Life Art Music Writing

Salon at home

Last Sunday, my roommate and I started a salon series at home. Organizing stuff in New York is difficult, as things get intense and overdue, and you can always have as many troubles in work as in personal life. Luckily, a bunch of supportive friends and art enthusiasts never give up occasions where they can get drunk and shout out their love for the city, while the city becomes more irresistibly charming because of them.

The first salon was much simpler than what we had envisioned due to the limited time we had for planning as well as the doubt for the feasibility. The only performers we had for the music part were me and my roommate's laptop (on which a recorded live performance was played). Artist Michael Hafftka showed up in his casual denim shirt with a humongous amount of energy to be poured out from his creative mind. Throughout the salon, Michael went through all the facets of his creative process, from how to start a painting, how to pin down a title (in which his lovely wife Yonat Hafftka playes a big part) to how to interact with the viewers, he successfully left an impression of a Santa Claus... No, a mature artist who has a great positive vibe and as well as total control of his art world (which is that you cannot control...). As a music lover, he also shared his immediate reaction after hearing me perform the "Piano Sonata 1. X. 1905" by Leos Janacek as a game to compare the historical context of an artwork and the audience's emotional reaction. (Here I am sharing a great recording recommended by the intelligent and elegant pianist Lisa Yui.) When it came to music, we were so lucky to have had Lisa in presence as her broad knowledge made a much-appreciated contribution to the discussion. She could just call in Beethoven and Chopin when we dealt with subjects such as giving a title or to communicate the creators' intentions, and she would tell us what these giants in the classical music world would say about them. We had so many wonderful people in our apartment, and most of them came to hear my roommate Shiuan Chang's wonderfully unique composition. As the composer stated himself, he preferred not to give away the title before playing the recording because he believed "a direct personal contact with the artwork" would be the most genuine way of appreciating art. All these discussion led us to explore other media in the art world. We turned to the inspiring photographer Masahito Ono for his point of view, as he later recalled, "I don't consider any of my work original since all the materials and elements I use already exist." That suites perfectly for a pianist dealing with a musical score, and our discussion paused there, with me finishing the salon by performing Schubert's Wanderer Fantasy. We are all wanderers on the path of pursuing the art, aren't we?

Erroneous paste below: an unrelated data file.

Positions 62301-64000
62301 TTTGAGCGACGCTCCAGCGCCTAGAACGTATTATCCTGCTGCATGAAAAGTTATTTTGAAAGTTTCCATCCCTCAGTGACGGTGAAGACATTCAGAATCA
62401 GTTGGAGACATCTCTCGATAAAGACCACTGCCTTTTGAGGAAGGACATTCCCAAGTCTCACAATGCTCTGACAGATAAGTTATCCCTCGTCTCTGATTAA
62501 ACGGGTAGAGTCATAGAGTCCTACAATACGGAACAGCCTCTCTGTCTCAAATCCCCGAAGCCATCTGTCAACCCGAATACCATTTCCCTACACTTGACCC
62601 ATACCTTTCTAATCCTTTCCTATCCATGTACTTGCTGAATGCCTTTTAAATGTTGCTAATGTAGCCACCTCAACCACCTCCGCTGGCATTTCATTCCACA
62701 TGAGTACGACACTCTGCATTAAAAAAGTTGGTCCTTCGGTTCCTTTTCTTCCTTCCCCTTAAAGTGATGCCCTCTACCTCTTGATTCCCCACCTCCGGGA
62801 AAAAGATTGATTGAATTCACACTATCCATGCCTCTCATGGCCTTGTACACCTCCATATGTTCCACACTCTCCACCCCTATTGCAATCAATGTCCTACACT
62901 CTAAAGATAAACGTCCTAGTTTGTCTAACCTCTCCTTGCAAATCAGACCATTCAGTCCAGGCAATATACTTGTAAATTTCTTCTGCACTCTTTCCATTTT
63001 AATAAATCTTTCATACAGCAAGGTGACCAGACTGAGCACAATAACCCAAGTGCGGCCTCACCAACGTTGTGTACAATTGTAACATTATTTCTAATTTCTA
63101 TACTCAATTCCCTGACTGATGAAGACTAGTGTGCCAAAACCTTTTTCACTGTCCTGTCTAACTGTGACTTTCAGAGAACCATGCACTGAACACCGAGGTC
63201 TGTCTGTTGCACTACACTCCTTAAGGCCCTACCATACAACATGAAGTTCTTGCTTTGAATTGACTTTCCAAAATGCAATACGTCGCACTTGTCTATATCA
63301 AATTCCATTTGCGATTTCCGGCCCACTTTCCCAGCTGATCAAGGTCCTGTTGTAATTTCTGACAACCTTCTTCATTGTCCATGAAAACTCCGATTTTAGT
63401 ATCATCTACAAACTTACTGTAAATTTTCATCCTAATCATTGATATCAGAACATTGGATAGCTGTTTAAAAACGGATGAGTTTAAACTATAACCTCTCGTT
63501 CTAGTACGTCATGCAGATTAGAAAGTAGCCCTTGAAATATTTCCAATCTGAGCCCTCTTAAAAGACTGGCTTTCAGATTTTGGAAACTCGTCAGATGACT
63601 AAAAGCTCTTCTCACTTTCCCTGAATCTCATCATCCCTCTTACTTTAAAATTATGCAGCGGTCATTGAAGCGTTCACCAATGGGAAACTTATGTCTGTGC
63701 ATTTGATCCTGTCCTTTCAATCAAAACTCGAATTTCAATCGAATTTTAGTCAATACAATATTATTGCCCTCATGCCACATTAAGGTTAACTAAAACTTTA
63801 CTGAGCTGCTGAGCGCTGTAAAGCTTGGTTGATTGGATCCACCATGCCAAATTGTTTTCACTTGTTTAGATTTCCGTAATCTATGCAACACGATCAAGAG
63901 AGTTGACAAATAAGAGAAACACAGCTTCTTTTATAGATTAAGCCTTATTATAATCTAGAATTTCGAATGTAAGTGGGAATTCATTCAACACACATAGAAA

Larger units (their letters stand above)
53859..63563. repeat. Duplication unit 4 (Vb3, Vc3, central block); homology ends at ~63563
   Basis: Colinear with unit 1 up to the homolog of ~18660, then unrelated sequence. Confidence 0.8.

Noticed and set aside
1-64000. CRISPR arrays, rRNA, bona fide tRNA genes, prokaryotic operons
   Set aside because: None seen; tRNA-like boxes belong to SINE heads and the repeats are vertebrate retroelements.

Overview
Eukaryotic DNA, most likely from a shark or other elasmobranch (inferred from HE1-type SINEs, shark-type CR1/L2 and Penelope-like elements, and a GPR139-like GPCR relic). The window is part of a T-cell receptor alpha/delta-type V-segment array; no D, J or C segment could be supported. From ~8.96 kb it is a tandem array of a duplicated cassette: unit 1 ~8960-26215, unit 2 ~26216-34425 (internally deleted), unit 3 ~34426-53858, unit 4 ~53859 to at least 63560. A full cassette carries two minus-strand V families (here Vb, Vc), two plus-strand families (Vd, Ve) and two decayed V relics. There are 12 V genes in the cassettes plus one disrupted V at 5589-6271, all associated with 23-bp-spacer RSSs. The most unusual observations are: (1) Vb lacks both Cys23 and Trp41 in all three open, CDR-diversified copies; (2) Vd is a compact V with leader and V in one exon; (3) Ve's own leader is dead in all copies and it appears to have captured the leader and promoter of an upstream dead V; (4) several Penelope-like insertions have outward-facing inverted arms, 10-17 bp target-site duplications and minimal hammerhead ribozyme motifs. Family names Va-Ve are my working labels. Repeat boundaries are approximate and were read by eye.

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Consistency

The art of music is so complicated.

Recently, I have been thinking about consistency a lot. I wrote in an article that:

"After all, music is a kind of performance art. The key to a contagious performance is about focusing on it and believing in it. People may talk about the skills, but I value the consistency more. By saying that, I mean I care about the logic and sincerity behind the interpretation more than the skills. One may be skillful enough to imitate masters' interpretations, but that is just cliche, which cannot persuade me."

The same thoughts occurred when I was dealing with a new composition. I have always asked myself: "Why do I sometimes feel unsatisfied when learning a  travesty?" It is hard to say. Is it because I have a higher musical taste? Bullshit. What about the soul of a work? Not even thought of it. Then I discovered something, something really on the surface...